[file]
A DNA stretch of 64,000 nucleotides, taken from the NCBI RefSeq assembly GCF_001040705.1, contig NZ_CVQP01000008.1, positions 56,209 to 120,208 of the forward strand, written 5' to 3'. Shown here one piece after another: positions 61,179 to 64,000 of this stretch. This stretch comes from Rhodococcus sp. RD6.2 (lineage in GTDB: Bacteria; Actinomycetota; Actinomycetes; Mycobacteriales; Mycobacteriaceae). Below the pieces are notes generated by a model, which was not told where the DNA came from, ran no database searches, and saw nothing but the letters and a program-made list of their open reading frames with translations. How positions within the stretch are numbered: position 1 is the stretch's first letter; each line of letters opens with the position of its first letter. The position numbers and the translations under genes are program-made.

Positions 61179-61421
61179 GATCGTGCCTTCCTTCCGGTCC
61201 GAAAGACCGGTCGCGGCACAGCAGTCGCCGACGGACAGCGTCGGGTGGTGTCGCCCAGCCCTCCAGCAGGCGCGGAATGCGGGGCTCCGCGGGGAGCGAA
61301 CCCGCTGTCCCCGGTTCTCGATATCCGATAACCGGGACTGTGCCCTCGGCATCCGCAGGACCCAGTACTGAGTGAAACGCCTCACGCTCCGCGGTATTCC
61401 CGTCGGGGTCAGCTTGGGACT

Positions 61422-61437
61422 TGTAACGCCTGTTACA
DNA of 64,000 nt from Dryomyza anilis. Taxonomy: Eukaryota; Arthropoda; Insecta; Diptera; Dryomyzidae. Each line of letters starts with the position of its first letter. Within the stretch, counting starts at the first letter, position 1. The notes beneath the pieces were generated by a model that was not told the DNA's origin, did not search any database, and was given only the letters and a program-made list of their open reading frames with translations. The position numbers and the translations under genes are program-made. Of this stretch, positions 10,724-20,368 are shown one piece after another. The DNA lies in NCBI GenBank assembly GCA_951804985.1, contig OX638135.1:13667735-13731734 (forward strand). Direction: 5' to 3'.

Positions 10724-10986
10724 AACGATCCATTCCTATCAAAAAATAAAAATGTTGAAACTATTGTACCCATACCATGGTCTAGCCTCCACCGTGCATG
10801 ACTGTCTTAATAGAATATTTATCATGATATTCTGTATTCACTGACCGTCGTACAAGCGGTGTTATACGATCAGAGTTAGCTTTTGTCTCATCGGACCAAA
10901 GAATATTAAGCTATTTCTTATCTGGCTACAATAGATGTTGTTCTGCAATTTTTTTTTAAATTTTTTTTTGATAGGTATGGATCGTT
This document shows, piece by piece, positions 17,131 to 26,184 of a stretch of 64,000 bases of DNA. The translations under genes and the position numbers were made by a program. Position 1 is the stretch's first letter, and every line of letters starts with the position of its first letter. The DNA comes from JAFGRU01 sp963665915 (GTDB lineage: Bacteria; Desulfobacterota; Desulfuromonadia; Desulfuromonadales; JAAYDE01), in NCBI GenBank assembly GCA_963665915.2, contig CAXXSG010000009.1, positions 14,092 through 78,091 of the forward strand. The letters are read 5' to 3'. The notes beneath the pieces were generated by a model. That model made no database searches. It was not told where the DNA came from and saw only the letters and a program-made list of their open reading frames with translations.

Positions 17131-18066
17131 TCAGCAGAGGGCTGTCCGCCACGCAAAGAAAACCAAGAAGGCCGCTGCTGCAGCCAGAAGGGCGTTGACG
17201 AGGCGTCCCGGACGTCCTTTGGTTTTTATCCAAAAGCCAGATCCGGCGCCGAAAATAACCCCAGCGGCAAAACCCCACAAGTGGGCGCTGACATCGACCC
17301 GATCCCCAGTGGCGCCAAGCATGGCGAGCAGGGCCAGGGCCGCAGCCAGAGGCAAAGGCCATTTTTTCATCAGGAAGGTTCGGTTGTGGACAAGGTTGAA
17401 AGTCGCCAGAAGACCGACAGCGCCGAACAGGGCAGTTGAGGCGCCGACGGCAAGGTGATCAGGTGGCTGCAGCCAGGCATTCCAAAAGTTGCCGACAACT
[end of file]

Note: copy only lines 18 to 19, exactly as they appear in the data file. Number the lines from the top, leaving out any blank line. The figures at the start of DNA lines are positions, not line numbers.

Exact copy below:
17301 GATCCCCAGTGGCGCCAAGCATGGCGAGCAGGGCCAGGGCCGCAGCCAGAGGCAAAGGCCATTTTTTCATCAGGAAGGTTCGGTTGTGGACAAGGTTGAA
17401 AGTCGCCAGAAGACCGACAGCGCCGAACAGGGCAGTTGAGGCGCCGACGGCAAGGTGATCAGGTGGCTGCAGCCAGGCATTCCAAAAGTTGCCGACAACT